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OneDrive Data Retention Part 1

June 2, 2021 By JeffTechs

While SharePoint Online and OneDrive share a lot of commonalities, they begin to diverge when it comes to permissions and administration. An administrator in SharePoint online can access everything by default. Sites and document libraries can be adjusted to restrict even admin access–especially if users are allowed to make their own sites, but this can be circumvented easily in the SharePoint admin page. Add yourself as a site owner, and you’re good to go.

OneDrive does not make it easy. Users, by default, are the only ones with full control of their personal OneDrive. Administrators have to create a link in the admin center to access user files.

The URL will look something like:


So if the name of the company is Puppy Stampede and the website is PuppyStampede.com the URL will look like


If you successfully get access it will then redirect to:


Once you follow the admin portal link, it will take you to the users file area. That link added you as a Site Collection Administrator on the user’s OneDrive. Slightly more confusing is depending on where you click, it can switch between your profile, the users profile, new OneDrive view and old OneDrive view. The user also has access to their Second Stage Recycle Bin. This is an administrator only area in SharePoint online–and for good reason. If users want to permanently delete files, they can in OneDrive. There is a restore option for OneDrive under the gear icon, but it’s not bullet proof.

Originally, I tried to find a way to restrict access to Second Stage Recycle Bin in users’ OneDrives. There is no over-arching administrative way to do this. But, I did find a cheeky way to accomplish the goal.

In the search/URL bar switch the onedrive.aspx segment of the URL to settings.aspx. If we’re using the PuppyStampede company example it will look like:


This looks identical to the “advanced” area in SharePoint.

Under Site Permissions and Site Collection Administrators, remove the user and add yourself. Make sure under Site Permissions to give yourself full control and not the default Contribute permission. Now, change the settings.aspx to viewlsts.aspx. This is the site contents view of the users OneDrive. This will be pretty important in the next article when we write a company wide DLP policy in the compliance center. For now, click the three dots next to documents and select settings.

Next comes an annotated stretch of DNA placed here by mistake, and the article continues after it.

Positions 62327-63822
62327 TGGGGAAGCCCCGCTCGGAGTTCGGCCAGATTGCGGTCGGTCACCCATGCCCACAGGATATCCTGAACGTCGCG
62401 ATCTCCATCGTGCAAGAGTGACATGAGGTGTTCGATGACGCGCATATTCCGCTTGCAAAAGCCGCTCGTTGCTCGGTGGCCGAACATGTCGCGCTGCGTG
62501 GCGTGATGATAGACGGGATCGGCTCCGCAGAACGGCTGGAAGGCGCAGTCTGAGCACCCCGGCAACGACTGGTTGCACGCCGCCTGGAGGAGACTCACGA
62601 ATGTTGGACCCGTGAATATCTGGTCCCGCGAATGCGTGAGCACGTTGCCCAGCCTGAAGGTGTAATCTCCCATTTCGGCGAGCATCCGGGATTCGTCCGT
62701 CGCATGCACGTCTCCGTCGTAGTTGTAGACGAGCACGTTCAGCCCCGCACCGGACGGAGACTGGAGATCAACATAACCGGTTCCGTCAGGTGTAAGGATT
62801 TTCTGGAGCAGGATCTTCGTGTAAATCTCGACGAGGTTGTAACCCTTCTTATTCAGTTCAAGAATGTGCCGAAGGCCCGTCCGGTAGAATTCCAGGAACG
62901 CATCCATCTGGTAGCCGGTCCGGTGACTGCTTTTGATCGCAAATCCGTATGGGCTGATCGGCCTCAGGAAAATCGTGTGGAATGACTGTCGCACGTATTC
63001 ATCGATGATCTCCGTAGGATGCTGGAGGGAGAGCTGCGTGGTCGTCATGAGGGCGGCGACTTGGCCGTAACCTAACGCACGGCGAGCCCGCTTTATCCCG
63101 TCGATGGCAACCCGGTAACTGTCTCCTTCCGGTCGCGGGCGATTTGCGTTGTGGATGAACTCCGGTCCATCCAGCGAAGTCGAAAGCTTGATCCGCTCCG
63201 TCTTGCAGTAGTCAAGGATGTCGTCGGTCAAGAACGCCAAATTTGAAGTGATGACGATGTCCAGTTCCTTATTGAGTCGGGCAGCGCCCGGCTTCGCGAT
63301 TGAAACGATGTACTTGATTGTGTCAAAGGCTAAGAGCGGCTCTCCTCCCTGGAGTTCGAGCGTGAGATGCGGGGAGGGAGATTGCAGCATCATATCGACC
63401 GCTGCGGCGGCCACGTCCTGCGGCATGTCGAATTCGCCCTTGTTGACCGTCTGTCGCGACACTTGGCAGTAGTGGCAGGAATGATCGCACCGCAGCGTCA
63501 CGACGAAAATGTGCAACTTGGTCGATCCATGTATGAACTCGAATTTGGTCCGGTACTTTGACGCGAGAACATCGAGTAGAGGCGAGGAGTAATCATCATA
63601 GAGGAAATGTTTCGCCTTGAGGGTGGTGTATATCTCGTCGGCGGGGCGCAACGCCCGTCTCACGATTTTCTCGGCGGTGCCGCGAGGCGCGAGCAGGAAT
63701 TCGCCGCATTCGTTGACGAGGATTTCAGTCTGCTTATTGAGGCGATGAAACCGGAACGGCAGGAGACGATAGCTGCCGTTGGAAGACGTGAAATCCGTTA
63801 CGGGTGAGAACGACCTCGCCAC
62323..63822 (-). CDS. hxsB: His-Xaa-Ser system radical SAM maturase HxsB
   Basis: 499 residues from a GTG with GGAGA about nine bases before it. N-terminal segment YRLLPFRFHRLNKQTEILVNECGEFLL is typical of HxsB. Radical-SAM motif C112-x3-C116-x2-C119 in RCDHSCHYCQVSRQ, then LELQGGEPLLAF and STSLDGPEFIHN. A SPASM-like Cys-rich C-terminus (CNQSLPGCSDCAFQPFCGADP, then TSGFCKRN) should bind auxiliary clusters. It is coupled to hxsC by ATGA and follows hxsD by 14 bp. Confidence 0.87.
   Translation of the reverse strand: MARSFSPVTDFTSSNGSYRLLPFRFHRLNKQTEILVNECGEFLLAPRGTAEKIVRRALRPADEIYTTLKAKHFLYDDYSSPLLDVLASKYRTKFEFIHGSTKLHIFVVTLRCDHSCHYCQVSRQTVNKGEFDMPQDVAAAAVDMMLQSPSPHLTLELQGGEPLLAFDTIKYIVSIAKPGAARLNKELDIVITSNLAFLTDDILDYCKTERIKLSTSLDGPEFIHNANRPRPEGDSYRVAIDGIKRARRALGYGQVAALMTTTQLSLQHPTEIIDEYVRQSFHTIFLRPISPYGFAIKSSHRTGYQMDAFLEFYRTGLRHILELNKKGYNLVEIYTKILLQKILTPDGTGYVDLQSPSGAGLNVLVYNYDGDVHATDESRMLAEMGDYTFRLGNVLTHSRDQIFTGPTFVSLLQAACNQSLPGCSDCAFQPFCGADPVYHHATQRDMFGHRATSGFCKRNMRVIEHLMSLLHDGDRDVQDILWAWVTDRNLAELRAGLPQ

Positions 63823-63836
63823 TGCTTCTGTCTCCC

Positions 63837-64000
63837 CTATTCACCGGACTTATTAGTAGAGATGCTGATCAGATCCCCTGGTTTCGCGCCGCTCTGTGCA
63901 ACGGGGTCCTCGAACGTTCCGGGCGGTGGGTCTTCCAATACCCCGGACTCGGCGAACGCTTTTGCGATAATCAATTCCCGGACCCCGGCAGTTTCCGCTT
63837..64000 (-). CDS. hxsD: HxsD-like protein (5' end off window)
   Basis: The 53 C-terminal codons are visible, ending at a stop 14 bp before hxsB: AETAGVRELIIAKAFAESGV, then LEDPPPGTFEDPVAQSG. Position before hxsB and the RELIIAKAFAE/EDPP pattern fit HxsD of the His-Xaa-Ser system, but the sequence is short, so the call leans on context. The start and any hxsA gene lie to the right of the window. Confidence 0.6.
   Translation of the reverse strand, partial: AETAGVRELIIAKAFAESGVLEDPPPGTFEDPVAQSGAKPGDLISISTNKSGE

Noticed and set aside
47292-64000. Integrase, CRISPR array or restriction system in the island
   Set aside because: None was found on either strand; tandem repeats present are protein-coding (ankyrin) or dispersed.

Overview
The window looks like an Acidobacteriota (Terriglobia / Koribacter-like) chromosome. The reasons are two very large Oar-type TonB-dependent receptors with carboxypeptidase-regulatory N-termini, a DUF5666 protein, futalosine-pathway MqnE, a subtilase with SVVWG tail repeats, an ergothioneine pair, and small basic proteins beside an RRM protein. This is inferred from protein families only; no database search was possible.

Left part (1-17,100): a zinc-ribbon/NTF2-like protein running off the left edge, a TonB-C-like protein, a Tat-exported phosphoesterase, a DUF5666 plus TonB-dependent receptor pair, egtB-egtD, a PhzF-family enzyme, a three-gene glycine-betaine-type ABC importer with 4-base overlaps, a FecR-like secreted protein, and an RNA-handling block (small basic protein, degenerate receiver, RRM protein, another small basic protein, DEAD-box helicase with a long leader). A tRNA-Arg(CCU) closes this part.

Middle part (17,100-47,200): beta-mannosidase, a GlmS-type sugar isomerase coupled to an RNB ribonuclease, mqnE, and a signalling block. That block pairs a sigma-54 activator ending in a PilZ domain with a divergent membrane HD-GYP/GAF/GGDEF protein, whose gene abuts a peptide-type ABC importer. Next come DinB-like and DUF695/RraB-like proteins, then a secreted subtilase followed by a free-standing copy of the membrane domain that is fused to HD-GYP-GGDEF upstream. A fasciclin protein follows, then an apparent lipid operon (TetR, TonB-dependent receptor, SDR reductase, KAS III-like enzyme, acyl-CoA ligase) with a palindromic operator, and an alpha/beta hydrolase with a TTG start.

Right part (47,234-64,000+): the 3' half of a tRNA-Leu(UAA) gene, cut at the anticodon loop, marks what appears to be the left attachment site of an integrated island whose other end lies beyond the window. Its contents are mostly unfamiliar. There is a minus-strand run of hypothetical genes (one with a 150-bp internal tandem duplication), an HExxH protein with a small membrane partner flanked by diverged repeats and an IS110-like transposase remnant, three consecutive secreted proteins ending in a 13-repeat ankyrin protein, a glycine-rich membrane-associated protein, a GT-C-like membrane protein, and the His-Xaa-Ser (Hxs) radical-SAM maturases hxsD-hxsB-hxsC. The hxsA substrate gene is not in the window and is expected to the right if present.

Select permissions for this document library.

There shouldn’t be any users or permissions in here. We need to add the user back to their document library. Grant permissions to the user–full control is fine at this point. This will be the only area they are allowed in anymore. Now, when that user goes to their OneDrive, the only accessible area will be the main Document Library folder. No more recycle bin, no site settings, no Second Stage Recycle bin.

Now, I realize this would be arduous at scale, and, if users delete something, they won’t have access to first stage recycle bin–which could create quite a few HelpDesk tickets. Could this process be scripted out? Possibly. But, I am not a huge fan of the SharePoint module. This scenario could work with C-Suite employees who handle lots of sensitive data.

In Part 2 of the article, I’m going to go over the Compliance Center method of adding Data Rention to users’ OneDrives. It’s fairly straightforward and applies to all users in the organization. If you’re asking, then why even both with the first method? First, it’s fun. Second, the Data Retention policy creates a copy of each document that is deleted, and depending on the environment and your storage capacity, this could create issues in the long term. More on that in the next article, though.

Thanks for reading and see you in Part 2.